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IMF: Nigerians getting poorer, seeks economic reforms

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The International Monetary Fund (IMF) on Wednesday said Nigerians are getting poorer despite the ongoing economic recovery after recession.

It therefore called on Nigerian government to urgently commence economic reforms to turn things around, the IMF Annual Article IV review of Nigeria seen by Reuters said.

IMF expects the government to “muddle through” in the medium term, and any progress could also be threatened if elections next year consume political energy and resources, the report said.

The report said economic mangers have continued to boast that they have set the economy back on track after emerging from recession in the second quarter of last year.

It said critics insist much of the recovery comes from a return to oil dependence after a rise in global oil prices and a recovery in crude production, mainly as a result of the militants in the Niger Delta stopping  attacks on oil facilities than of economic policy under President Muhammadu Buhari’s administration.

The IMF said in the report that the outlook for growth has improved but remains challenging. “Comprehensive and coherent” economic policies “remain urgent and must not be delayed by approaching elections and recovering oil prices,” it said in its annual Article IV review of Nigeria’s economy.

“Higher oil prices would support a recovery in 2018 but a ‘muddle-through’ outlook is projected for the medium term under current policies, with fiscal dominance and structural constraints leading to continuing falls in real GDP per capita,” the IMF said.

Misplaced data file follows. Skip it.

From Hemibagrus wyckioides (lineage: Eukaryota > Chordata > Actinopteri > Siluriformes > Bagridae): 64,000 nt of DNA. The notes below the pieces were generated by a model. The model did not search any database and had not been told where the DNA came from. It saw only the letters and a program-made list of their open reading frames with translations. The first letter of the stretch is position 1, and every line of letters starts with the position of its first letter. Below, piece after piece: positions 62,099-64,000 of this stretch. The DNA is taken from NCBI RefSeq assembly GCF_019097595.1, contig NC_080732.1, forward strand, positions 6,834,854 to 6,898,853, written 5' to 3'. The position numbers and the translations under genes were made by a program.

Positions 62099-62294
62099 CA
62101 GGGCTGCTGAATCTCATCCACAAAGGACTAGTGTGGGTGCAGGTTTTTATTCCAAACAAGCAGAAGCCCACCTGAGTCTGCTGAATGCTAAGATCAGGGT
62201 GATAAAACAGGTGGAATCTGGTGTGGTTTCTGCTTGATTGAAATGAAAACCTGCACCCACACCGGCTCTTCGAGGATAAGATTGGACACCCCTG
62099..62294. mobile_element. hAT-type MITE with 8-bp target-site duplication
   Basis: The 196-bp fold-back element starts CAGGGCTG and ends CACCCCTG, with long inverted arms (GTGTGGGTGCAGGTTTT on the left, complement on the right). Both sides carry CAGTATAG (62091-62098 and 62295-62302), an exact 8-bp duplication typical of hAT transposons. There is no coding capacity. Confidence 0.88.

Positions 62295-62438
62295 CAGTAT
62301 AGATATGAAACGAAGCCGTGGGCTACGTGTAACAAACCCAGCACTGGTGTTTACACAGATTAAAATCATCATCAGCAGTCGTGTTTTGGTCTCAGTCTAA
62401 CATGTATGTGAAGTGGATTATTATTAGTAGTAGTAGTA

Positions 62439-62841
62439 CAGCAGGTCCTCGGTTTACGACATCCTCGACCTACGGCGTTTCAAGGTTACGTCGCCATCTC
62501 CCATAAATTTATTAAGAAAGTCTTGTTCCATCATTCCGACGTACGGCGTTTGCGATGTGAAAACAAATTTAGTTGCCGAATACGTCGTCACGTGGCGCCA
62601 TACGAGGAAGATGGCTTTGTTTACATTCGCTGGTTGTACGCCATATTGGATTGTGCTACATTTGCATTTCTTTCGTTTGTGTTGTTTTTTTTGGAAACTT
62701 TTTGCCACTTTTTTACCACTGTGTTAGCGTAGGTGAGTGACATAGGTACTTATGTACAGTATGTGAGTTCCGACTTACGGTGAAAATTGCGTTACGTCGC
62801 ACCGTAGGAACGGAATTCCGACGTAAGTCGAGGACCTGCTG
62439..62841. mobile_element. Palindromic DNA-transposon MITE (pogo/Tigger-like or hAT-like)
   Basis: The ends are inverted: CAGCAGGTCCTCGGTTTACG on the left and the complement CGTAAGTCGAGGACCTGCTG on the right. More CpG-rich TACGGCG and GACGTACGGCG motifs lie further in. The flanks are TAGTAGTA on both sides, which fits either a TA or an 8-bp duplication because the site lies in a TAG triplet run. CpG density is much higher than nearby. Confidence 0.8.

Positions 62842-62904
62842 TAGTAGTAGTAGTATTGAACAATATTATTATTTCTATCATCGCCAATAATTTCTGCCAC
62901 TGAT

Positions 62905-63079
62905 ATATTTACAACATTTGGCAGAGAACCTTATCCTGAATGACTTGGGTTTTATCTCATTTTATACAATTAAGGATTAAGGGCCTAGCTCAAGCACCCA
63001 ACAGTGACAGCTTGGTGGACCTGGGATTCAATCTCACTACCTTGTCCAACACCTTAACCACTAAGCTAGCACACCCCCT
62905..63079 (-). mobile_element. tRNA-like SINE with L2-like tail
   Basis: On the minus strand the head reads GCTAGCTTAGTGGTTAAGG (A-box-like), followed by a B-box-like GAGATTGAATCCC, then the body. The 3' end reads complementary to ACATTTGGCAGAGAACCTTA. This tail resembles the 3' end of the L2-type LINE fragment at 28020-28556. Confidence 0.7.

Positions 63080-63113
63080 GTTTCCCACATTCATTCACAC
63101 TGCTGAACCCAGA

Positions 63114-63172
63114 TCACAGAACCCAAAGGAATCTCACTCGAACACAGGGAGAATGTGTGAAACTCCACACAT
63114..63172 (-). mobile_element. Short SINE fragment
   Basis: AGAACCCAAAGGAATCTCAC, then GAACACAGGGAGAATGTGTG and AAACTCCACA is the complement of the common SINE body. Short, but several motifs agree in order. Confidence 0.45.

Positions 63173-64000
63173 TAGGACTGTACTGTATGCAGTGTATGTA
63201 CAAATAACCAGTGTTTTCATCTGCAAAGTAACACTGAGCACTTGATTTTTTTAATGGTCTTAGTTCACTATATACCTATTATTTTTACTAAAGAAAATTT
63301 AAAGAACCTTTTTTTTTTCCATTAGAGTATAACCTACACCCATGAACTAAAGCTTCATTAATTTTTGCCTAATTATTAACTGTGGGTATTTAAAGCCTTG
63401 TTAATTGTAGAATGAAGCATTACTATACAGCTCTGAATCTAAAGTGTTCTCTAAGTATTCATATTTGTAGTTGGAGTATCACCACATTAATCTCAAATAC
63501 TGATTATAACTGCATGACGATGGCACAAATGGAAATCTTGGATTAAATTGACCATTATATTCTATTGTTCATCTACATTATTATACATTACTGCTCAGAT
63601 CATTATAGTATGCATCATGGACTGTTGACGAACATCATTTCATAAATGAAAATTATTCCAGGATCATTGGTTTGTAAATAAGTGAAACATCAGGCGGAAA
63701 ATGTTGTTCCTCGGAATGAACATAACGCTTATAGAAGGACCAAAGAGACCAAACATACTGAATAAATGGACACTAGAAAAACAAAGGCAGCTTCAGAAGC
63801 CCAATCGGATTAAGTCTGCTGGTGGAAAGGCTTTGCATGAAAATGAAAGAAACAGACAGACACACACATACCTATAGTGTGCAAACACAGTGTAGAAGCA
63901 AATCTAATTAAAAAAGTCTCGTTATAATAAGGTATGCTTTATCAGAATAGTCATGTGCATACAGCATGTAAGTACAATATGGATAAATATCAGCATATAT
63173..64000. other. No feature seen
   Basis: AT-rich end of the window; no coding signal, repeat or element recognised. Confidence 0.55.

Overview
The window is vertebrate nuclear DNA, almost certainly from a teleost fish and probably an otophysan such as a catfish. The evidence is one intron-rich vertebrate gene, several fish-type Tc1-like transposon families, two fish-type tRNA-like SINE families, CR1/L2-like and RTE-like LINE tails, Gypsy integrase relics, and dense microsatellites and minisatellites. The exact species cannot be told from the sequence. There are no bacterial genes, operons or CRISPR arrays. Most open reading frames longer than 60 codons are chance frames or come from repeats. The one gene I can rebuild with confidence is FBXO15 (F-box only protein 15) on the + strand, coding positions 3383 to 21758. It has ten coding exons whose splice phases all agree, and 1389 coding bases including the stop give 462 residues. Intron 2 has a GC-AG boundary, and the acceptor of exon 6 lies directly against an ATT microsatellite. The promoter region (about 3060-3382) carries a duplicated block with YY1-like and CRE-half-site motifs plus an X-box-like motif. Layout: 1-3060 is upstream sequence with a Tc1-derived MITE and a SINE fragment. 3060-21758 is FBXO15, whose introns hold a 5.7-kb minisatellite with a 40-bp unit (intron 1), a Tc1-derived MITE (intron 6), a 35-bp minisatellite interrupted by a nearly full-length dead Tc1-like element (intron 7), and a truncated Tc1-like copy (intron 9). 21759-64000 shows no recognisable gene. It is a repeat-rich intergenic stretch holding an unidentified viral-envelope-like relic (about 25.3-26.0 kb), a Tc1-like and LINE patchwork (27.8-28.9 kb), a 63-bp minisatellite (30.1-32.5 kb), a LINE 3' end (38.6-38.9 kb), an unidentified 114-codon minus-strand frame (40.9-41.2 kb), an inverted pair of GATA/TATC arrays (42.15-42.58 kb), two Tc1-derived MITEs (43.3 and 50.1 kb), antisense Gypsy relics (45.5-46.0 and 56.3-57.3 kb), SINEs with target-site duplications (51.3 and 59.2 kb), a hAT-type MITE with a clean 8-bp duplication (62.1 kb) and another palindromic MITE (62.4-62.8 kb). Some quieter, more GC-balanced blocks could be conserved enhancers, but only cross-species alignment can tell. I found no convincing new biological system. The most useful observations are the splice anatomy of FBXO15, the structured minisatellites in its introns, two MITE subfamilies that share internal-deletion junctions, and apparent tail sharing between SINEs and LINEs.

In the report, IMF identified risks to growth including additional delays to implementing policies and reforms ahead of 2019 elections, security tensions, and oil prices, a fall in which could see capital flows reversed. “Further delays in policy action — including because of pre-election pressures — can only make the inevitable adjustment more difficult and costlier,” the report said.

The lender repeated its call for Nigeria to simplify its complex foreign exchange system, a bugbear for the IMF for more than a year which has left large gaps between official rates and various windows that certain groups can use to get other rates.

“Moving towards a unified exchange rate should be pursued as soon as possible,” the IMF said. “(IMF) staff does not support the exchange measures that have given rise to the exchange restrictions and multiple currency practices.”

The Fund further singled out the central bank, saying it should discontinue direct interventions in the economy. The Central Bank of Nigeria (CBN) frequently injects hundreds of millions of dollars into the foreign exchange market to keep its own rates stable.

Commercial banks struggling to remain solvent were also called out, but not identified by the IMF, including one that the lender said was already insolvent: “Some of these banks are kept afloat through continuous recourse to the CBN’s lending facilities.”

The IMF said it does not comment on purported leaks. A spokeswoman for the Fund said a statement would be issued after the lender’s board meets to discuss its assessment on Friday. A Nigerian finance ministry spokeswoman did not immediately respond to a phone call and email requesting comment.

The post IMF: Nigerians getting poorer, seeks economic reforms appeared first on The Nation Nigeria.

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